Miruku replacing animals with plants to create dairy proteins

Miruku, a New Zealand-based foodtech company, is applying its molecular farming process to program plant cells to be mini factories for producing proteins and other molecules, like fats and sugars, traditionally made by animals.

The company was founded in 2020 by Amos Palfreyman, Ira Bing, Harjinder Singh and Oded Shoseyov, who all have experience in either dairy or plant science. Its alternative dairy proteins technology is currently being developed in Miruku’s labs and greenhouses with corporate and R&D partnerships to scale and be implemented across geographies.

Its approach involves breeding and engineering plant crops to turn their cells into dairy proteins, CEO Palfreyman explained. This is different from competitors in the space that are using techniques like precision fermentation, which brews dairy inside fermentation chambers, and recruiting animal cells outside of the animal itself to produce dairy building blocks in cultivation chambers.

How Miruku is differentiating itself is by breeding new plant crops that grow real dairy building blocks directly in the plants themselves using the energy of the sun. In that sense, the company is producing proteins more efficiently than cows, thus cutting out the role of the cow to reduce reliance on animal agriculture and the consequent damage to water, soil and atmosphere.

“Our protein ingredients will make dairy foods which not only taste and smell like real dairy, but which are also nutritional equivalents to dairy,” he added. “They will help build and repair your body with the same amino acid building blocks that your body uses after you have enjoyed and digested a scrumptious cheese sandwich and they’ll function like real dairy in the making and baking of delicious things like cheesecake or a fine pecorino cheese.”

One of the challenges in foodtech is to create enough proteins or feedstock or scaffolding to scale the company, and for Miruku “the challenge of programming a plant to express mammalian proteins in a way that retains their structure and function is actually quite a technical challenge,” noted Palfreyman.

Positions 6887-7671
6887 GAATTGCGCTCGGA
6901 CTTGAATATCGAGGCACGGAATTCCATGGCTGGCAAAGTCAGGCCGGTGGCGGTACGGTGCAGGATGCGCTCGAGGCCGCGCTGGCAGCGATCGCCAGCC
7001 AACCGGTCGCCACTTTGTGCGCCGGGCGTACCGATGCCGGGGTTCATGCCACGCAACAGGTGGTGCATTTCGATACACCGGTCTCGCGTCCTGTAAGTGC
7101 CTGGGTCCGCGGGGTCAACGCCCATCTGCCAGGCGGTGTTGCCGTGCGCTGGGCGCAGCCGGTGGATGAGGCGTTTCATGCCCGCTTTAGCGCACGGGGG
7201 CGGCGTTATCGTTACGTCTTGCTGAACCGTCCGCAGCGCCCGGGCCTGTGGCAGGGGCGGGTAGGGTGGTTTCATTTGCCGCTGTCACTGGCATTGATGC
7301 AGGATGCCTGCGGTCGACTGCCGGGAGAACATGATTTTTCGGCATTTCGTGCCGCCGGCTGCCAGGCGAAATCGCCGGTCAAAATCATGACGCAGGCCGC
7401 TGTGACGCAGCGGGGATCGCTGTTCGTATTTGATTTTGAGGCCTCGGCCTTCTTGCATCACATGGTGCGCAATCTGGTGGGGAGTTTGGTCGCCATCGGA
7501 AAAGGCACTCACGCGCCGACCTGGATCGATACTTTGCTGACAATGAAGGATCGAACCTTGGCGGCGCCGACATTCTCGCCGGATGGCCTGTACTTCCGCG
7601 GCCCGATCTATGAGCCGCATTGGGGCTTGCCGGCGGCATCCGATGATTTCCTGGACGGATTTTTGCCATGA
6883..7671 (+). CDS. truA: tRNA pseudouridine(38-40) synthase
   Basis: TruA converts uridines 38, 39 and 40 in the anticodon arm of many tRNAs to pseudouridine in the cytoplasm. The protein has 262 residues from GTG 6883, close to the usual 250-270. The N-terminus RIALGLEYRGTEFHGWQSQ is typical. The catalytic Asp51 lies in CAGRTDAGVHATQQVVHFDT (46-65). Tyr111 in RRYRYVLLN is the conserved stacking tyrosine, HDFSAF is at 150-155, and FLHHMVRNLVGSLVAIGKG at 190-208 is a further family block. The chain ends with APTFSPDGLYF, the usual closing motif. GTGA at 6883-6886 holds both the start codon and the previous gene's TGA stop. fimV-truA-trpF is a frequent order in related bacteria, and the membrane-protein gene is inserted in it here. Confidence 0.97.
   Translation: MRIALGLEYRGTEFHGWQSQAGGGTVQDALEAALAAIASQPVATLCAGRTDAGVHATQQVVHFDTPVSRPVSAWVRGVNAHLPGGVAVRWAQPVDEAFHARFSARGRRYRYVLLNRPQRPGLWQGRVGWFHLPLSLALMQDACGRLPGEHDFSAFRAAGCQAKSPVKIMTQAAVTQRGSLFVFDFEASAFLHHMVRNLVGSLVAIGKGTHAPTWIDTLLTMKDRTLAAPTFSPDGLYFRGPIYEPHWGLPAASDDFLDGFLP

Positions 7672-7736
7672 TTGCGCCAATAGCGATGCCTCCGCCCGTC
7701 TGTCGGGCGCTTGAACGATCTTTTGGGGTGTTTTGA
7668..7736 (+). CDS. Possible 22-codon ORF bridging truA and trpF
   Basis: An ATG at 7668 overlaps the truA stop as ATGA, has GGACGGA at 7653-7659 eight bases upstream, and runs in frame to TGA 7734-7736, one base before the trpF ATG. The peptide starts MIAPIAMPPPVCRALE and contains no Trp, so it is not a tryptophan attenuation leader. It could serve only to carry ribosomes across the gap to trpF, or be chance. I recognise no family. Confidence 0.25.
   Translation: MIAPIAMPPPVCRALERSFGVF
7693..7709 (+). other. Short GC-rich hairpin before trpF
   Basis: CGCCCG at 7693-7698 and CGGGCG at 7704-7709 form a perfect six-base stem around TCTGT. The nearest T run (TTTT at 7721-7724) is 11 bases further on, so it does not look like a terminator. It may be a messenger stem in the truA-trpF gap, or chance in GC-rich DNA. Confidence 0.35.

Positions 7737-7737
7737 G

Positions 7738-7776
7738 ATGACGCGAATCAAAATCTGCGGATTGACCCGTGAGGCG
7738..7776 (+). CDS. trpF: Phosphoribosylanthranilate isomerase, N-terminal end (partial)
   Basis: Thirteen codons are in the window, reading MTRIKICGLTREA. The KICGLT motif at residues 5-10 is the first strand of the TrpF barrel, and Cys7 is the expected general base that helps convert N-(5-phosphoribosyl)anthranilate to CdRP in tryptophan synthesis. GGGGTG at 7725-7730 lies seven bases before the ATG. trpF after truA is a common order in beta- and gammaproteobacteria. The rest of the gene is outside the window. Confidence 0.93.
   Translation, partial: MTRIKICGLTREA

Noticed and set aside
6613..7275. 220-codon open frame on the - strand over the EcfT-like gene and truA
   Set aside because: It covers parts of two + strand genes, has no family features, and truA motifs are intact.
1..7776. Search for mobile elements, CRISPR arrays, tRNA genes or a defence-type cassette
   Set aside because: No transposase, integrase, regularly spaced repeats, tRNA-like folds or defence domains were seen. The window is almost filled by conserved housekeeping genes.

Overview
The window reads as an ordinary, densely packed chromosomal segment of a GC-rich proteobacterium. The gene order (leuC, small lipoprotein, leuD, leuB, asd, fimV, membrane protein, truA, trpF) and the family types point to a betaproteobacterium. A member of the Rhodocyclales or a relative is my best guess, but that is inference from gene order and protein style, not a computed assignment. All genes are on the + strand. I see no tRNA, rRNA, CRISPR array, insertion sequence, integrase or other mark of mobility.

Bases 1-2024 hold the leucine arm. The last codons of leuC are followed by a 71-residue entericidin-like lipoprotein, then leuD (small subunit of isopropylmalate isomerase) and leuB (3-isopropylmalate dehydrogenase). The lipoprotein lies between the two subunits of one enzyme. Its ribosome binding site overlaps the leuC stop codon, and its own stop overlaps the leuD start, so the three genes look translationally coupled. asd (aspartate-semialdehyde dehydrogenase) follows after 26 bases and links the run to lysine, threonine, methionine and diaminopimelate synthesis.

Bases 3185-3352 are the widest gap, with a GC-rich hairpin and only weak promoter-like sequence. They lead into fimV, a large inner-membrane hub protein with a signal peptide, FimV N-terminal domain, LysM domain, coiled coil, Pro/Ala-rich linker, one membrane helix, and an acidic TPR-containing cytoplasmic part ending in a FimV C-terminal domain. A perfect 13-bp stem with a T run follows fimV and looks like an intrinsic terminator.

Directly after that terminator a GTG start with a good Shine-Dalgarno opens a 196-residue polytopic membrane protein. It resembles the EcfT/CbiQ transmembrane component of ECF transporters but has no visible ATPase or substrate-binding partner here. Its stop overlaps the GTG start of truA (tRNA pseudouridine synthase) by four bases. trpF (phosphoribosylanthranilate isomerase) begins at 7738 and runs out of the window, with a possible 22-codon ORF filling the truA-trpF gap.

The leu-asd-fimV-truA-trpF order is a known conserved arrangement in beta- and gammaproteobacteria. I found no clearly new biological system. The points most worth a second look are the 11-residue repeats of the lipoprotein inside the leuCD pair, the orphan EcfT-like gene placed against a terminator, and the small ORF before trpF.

He explained that scaling the plants will be straightforward: Once you generate a plant that expresses the target proteins, you then plant the seeds to scale production, whether it’s a handful of them in a greenhouse or hundreds of thousands of them in a field.

Where it gets a bit complicated is the engineering and breeding for selected traits, which often requires a trade-off between energy use and expression levels. However, Palfreyman believes Miruku’s use of computational biology and techno economic analyses to model optimum expression levels will address that side of the scalability equation.

The company is still in development, but Palfreyman is targeting two to three years before Miruku will see its proteins used in the commercial market. But it will have prototypes and proof of concept sooner than that. He expects the first product to likely be a partnership with an existing food company to provide a protein component that the food company will roll out.

Still, Palfreyman touts Miruku as the first molecular farming dairy startup in the Asia Pacific region. It joins other companies around the world, like Nobell Foods, also doing molecular dairy farming, NotCo, Climax Foods and Perfect Day, tackling animal-free technology to take on an over $500 billion dairy market. We’ve seen a number of them secure venture capital funding in the past six months:

  • Better Dairy, which is creating cheese using the precision fermentation model, raised $22 million in February;
  • The EVERY Company, using plants to make eggs, grabbed $175 million in December;
  • Perfeggt, also making eggs out of plants, announced $2.8 million in November and extended its seed round to $3.9 million this month; and
  • Stockheld Dreamery, making cheese out of legumes, secured $20 million in September.

Miruku was self-funded by its founders for its first 18 months, and now secured $2.4 million in seed funding. The investment was led by Movac and includes Better Bite Ventures, Ahimsa Investments and the Aspire Fund.

This will enable the company to begin to “seriously scale” after finding what Palfreyman said were the right partners to help connect the company to customers and build on milestones for the next round, which he believes will take place in 2023.

The new capital will be deployed in adding more technology staff, developing partnerships and speeding up its development programs. Miruku already doubled its headcount this year and Palfreyman expects to grow similarly every year.

Miruku was able to gain early traction with big food companies that are working with Miruku to co-develop products. It will also begin running development programs across geographies, some related to environment and climate, while others will be about product types and partnerships with growers, formulators and brands.

“It is fair to say we are still an early-stage company, but it is no less accurate to say we are progressing rapidly and gaining great traction with strategic partners close to consumer markets,” Palfreyman added. “Innovation and growth necessitate access to capital, and while we have only just closed our first institutional round, we expect a consequent growth raise in the not too distant future.”